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Long Term Test: Volvo XC40 PHEV

Long-term test reviews

15 September 2020

Volvo XC60 LTT 2020

Connected cars are nothing new. Almost all brands now have an app that allows varying levels of information to be shared between the car and the owner’s phone.

However, Volvo has one of the most comprehensive systems available.

Volvo XC60 app LTT 2020The Volvo On Call app has near full telemetry for every journey including distance, fuel consumption, route info and speed data. However, the functions that are of most use are the ability to send a sat-nav destination direct to the car so that when you get in you can simply select the point and go. It will also synchronise with your calendar, so you don’t have to retype an address.

In the case of the XC40 PHEV the app will also tell you the charge status (as well as the fuel tank level) plus the charge time if it’s plugged in.

Other handy info includes the status of the locks, doors and windows – and the app will alert you if you accidentally leave the car unlocked.

In summer months you can turn on the A/C remotely (or set a timer for it to happen at a later time and date) and in winter you can activate the heating in the same way.

It may seem a little silly, but your Volvo will also act as an external thermometer. If, like me, you like to know if it’s hot or cold before you stick your head outside your front door, just check the Volvo app and it will tell you. It’s an expensive way of getting an outdoor thermometer, but then you also get a free Volvo.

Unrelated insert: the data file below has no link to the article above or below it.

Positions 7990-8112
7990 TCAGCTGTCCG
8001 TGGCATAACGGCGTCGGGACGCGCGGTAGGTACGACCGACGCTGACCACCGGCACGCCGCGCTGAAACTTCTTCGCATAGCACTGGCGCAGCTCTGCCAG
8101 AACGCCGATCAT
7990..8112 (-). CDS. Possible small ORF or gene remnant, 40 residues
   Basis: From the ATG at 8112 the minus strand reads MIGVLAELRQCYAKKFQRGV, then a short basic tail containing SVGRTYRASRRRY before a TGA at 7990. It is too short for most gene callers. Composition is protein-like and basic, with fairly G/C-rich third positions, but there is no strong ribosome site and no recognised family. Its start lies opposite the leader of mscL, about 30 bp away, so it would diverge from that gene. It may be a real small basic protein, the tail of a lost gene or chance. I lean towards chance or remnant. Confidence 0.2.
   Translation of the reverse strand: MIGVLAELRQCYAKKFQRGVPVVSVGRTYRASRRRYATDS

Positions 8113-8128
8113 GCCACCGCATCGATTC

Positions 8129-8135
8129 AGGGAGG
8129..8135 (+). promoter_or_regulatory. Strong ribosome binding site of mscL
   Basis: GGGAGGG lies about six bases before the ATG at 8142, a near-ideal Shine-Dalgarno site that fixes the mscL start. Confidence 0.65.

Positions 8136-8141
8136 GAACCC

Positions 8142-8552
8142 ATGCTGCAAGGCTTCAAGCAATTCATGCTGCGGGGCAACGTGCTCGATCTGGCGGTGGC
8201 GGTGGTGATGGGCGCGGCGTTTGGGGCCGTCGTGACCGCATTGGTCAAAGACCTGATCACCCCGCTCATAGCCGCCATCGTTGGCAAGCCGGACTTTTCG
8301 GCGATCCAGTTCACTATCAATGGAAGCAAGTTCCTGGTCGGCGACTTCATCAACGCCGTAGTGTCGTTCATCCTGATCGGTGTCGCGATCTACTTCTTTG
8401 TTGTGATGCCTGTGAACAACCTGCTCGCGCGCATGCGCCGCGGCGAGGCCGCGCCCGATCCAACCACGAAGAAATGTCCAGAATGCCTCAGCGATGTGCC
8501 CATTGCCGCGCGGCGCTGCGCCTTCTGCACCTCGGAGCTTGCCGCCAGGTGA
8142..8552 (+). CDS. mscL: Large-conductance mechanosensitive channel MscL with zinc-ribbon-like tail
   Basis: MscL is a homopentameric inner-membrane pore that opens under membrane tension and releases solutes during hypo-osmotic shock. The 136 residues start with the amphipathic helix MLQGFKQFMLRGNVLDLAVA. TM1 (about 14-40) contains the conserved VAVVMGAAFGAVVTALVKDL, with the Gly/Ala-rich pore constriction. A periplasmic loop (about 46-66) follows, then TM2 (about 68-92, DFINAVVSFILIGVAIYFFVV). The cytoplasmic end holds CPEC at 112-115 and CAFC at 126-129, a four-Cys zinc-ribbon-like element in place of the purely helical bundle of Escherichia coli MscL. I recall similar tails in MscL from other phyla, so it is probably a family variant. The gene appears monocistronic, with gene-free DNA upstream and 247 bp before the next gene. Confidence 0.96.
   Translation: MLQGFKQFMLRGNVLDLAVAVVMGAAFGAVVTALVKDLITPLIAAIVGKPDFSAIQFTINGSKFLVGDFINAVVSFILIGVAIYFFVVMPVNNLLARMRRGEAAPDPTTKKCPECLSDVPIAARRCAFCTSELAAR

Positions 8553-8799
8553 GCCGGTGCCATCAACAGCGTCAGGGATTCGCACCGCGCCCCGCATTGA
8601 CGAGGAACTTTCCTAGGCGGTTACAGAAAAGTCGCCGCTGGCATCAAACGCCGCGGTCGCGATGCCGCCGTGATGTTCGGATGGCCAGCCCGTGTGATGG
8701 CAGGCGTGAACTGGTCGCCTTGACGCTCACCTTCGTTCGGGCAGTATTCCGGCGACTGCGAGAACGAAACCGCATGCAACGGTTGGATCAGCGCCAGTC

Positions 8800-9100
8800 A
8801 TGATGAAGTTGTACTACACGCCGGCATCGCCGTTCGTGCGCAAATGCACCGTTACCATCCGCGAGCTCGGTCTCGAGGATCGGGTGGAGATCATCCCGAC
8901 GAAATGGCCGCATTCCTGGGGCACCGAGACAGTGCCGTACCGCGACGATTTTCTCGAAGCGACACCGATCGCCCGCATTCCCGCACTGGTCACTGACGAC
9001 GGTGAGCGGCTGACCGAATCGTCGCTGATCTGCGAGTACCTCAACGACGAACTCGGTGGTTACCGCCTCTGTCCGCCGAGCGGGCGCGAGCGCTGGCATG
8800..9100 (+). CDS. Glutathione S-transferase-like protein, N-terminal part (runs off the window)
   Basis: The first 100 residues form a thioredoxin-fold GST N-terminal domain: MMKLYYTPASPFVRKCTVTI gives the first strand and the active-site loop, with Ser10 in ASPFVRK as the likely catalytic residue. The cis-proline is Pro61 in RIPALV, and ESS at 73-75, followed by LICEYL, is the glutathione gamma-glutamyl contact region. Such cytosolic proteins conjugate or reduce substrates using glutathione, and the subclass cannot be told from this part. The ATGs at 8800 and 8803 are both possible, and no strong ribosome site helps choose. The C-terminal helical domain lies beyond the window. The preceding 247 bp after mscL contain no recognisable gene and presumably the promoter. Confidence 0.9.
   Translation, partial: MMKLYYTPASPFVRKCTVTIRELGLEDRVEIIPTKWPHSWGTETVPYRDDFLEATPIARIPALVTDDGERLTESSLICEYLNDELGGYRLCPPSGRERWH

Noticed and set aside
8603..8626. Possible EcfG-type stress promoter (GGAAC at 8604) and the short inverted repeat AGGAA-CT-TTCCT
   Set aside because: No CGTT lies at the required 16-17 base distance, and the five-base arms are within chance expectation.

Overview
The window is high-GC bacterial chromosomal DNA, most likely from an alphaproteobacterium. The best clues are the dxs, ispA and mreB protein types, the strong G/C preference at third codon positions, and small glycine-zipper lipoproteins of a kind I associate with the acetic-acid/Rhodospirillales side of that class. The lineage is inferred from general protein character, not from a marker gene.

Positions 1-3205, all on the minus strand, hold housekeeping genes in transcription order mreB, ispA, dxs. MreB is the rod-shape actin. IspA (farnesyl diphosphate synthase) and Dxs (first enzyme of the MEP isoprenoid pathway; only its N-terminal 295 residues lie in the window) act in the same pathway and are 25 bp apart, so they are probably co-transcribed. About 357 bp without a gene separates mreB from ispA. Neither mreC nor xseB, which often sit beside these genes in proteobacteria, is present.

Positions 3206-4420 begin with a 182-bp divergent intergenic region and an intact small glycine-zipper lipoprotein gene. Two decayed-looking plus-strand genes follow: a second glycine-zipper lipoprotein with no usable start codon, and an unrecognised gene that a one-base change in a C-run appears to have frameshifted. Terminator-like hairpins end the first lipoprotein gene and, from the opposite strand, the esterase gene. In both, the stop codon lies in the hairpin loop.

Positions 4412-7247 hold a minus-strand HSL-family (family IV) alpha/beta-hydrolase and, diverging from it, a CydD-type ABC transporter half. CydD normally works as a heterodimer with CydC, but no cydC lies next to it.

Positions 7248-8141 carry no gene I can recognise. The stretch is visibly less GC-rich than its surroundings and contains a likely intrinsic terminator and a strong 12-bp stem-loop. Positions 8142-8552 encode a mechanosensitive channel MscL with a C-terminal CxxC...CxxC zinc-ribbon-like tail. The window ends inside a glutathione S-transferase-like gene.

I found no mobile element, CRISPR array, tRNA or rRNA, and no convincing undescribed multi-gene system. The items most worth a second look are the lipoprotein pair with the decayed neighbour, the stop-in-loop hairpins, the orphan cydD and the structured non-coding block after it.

Tristan Young

The stats

Volvo XC40 R-design T5 PHEV

P11D: £40,850

Official combined mpg: 134.5mpg

Our combined mpg: 83.0mpg

CO2: 48g/km

1 September 2020

Volvo XC40 LTT 2020

It has to be said that I am occasionally called a pedant. And after my previous report about the Volvo XC40 plug-in hybrid, when I raved about the size of the boot and how it wasn’t compromised by PHEV tech like many rivals, I need to point out that there are limitations.

The boot size is completely accurate (and excellent) at 460 litres (and that’s with a spare wheel), but the minimum width of the boot is not the 1,004mm stated by Volvo. Well, sort of.

Volvo XC40 LTT 2020 tape measureThat is the minimum figure if you’re loading items that fit beneath the parcel shelf, but that’s not the minimum width if you’re in seats-down, loading-to-the-roof ‘van mode’.

If you are going to occasionally load higher than the parcel shelf, the minimum dimension is 925mm because there’s a plastic molding that intrudes into the boot to hold the parcel shelf. The thing is, most SUVs have a roll-a-blind style boot cover which wouldn’t need a ridge to sit on.

In my case, this intrusion meant the item I was planning to carry wouldn’t fit by 4mm.

Fingers crossed Volvo can make this change when the car’s facelifted or revised in a few years.

Tristan Young

The stats

Volvo XC40 R-design T5 PHEV

P11D: £40,850

Official combined mpg: 134.5mpg

Our combined mpg: 83.0mpg

CO2: 48g/km

18 August 2020